In the middle are the kinds of changes that most organizational change efforts are targeting.  Abstract concepts like concern for the organization and engagement are the sorts of things that change efforts typically seek, but because these are amorphous concepts that have no real specific behaviors, they’re often difficult to accomplish directly.

While it’s true that an organization can only change by individuals changing their behaviors, it’s also true that often we’re not sure what behaviors we’d want people to change to accomplish the organizational change.

Changing the System

Changing the system is difficult but for different reasons.  The rise of agile methodologies has elevated the awareness that you can’t plan for everything.  (See Agile Change Management for more on agile.)  Eisenhower said that “no plan survives contact with the enemy.”  Plans can never be good enough.  Despite that, we still approach changing the results by changing the system.

There are reasons to consider the system impacts of change, including the kinds of results you see as the system iterates.  (See Model: Systems Thinking for more.)  However, it’s equally frightening to recognize that organizational changes are often wicked problems.  (See Model: Wicked Problems for more.) Systemic changes often cause unintended consequences that can’t be foreseen.  (See Diffusion of Innovations for more.)

However, we’ve learned that sometimes changing the system can powerfully change the individual.  (See The Behavior Function.)  We can change the expectations and metrics of the system, and this can change the way that people behave and therefore the results the organization sees.  (See The Tyranny of Metrics for more on the impacts of metrics.)

Not Either but Both

The best chances for change success are neither to focus exclusively on the person nor exclusively on the system.  By investing in improving the functioning of individuals, you create more organizational resilience.  (See Emotional Intelligence, Resilient, and Grit for the impact of personal growth on organizational resilience.)  However, because individuals are so notoriously difficult to change, it’s necessary to leverage systemic levers to encourage – rather than discourage – the right behaviors.

The world of change management owes a lot to Kurt Lewin.  He’s responsible for the idea of change as three steps: unfreezing, change and transition, and refreezing.  More importantly, his research into the motivation of individuals left us with topological maps and force fields that led to an elementary understanding of human behavior.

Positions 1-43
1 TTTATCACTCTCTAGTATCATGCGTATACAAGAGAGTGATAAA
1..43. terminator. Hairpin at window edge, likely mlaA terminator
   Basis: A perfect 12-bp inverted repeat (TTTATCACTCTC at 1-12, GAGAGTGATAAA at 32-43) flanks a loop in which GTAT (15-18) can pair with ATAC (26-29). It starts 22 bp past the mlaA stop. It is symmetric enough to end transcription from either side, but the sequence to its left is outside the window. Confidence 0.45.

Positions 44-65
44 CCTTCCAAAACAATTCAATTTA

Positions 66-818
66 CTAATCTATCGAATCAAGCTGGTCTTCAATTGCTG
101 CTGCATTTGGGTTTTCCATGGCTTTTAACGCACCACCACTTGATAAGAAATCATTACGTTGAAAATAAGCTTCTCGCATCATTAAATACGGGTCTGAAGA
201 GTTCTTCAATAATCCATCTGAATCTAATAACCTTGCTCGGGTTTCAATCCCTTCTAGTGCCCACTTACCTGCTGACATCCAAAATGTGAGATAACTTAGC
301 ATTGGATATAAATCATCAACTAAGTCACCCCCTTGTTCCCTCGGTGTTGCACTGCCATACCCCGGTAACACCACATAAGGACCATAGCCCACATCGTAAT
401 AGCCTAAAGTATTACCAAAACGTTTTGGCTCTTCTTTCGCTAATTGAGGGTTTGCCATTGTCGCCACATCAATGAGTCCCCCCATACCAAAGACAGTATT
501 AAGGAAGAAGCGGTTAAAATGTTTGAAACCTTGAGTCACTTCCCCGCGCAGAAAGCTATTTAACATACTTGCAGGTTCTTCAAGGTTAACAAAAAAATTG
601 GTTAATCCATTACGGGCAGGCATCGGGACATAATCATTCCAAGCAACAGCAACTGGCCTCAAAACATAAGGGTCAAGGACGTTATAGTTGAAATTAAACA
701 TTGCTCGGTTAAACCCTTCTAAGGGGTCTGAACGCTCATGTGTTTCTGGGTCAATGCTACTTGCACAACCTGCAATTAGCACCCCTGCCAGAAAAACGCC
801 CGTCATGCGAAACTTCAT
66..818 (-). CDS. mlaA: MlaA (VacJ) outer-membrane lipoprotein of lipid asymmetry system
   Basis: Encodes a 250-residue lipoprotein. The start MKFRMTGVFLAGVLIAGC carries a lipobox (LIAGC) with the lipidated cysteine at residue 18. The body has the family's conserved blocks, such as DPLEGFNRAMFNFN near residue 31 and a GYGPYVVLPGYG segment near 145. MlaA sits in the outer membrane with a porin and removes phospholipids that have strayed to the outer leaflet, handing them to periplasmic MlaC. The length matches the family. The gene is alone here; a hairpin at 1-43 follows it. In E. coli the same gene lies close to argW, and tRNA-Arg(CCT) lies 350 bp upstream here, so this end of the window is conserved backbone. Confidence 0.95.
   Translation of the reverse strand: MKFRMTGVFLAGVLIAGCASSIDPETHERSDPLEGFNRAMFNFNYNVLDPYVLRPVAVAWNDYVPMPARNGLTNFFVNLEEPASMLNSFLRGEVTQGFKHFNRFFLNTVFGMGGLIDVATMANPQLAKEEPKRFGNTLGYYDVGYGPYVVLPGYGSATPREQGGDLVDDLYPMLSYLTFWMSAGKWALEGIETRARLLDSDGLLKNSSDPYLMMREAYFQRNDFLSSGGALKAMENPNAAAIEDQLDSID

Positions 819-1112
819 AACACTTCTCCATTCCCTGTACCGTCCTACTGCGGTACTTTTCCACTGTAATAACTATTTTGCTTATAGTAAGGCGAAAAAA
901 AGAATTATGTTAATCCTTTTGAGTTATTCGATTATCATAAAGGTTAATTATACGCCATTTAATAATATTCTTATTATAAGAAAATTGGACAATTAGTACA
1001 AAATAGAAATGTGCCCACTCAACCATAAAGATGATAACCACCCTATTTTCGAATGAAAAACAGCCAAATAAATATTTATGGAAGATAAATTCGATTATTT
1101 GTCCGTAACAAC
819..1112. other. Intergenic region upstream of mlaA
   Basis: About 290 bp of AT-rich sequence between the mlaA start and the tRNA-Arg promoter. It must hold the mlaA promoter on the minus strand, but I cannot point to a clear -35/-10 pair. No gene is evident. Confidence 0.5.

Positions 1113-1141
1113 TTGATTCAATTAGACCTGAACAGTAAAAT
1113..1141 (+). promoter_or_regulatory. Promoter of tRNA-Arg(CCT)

Topological Maps and Force Fields

Lewin was particularly invested in the application of mathematical and “hard science” techniques to the emerging field of psychology.  He recognized that some forces increased with closer proximity and that resistance may not be a lack of motivation towards the goal but a set of countervailing forces pushing back against the goal.  In organizational change, we see this all the time as the organization resists the change and attempts to resume the status quo.

In the exploration of how people are motivated, Lewin arrived at a simple – despite being opaque – function to describe human behavior.

Behavior = f(Person, Environment)

The simple formula relates that behavior is a function of both the person and the environment (including the situation) they’re in.  While fundamental attribution error causes us to believe that everything should be assigned to the character of a person, Lewin invites us to look at the environment.  (See Thinking, Fast and Slow for more about fundamental attribution error.)  We know from subsequent research that strikingly little is hardwired into our genetics.  (See No Two Alike for more.)

While there’s no elaboration on how these two variables interact, the simple awareness of the fundamental truth that behavior can be shaped by the environment and simultaneously resisted by a strong will creates the opportunity to see that you can encourage behaviors, thereby making them more prevalent.


We think that we’re the masters of our world and that we make our choices free of influence.  From the results of movie theatres that used subliminal messaging to encourage popcorn sales to the marketers in supermarkets getting us to buy the higher-margin items and the employers who encourage healthier eating patterns by changing the kinds of snacks they provide, we’re silently being shaped into behaviors that others want us to make.  (See Influence and Nudge for examples of how others are shaping our behavior.)

It’s as if they’re speaking directly to something below our consciousness.

Elephant, Rider, and Path

Jonathan Haidt came up with a basic model of how our reason and rationale is like the rider sitting on top of an emotional elephant.  If the rider is paying attention and the elephant isn’t particularly motivated, all is well.  However, when the rider loses focus or the elephant becomes particularly triggered, the elephant is clearly in control.  If neither the rider nor the elephant is focusing, then they’ll lumber along the familiar path.  (See The Happiness Hypothesis and Switch for more on the model.)